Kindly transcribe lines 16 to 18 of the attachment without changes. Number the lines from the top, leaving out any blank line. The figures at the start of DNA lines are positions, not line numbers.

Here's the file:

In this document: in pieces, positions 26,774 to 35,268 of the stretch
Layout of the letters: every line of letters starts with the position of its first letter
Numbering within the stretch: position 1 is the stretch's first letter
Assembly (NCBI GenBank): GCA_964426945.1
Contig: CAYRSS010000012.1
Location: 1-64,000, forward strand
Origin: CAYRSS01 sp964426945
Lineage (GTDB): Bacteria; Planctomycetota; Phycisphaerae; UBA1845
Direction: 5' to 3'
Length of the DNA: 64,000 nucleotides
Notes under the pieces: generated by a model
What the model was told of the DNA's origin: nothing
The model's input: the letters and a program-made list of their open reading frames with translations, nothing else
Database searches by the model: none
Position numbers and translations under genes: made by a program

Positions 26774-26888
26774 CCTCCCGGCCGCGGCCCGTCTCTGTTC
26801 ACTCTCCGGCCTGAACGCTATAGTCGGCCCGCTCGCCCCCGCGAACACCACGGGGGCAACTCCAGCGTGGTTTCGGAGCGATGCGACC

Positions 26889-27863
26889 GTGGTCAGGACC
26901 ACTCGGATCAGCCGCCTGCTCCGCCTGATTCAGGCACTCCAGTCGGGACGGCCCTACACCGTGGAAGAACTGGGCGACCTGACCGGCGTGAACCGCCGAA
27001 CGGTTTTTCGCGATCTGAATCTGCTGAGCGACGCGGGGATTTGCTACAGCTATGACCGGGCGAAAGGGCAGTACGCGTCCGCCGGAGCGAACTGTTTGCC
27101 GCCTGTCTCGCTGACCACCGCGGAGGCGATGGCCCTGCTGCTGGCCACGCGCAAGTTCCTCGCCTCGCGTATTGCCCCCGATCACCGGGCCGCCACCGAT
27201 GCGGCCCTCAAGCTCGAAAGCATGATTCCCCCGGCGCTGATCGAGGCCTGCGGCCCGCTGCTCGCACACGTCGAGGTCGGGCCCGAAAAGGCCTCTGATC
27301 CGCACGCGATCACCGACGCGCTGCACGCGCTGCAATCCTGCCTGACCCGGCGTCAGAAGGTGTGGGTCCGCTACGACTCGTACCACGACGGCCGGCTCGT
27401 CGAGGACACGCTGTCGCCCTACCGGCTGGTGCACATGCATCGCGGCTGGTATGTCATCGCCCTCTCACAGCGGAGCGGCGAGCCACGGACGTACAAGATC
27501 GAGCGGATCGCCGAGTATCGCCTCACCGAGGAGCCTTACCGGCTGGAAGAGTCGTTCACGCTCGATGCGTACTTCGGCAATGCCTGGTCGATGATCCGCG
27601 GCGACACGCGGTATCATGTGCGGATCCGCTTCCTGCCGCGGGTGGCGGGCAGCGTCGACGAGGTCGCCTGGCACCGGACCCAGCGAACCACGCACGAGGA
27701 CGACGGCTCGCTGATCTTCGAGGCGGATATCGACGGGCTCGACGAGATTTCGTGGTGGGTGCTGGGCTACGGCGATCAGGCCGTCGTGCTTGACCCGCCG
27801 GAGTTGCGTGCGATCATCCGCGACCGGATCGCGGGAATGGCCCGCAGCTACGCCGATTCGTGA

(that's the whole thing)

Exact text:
Positions 26774-26888
26774 CCTCCCGGCCGCGGCCCGTCTCTGTTC
26801 ACTCTCCGGCCTGAACGCTATAGTCGGCCCGCTCGCCCCCGCGAACACCACGGGGGCAACTCCAGCGTGGTTTCGGAGCGATGCGACC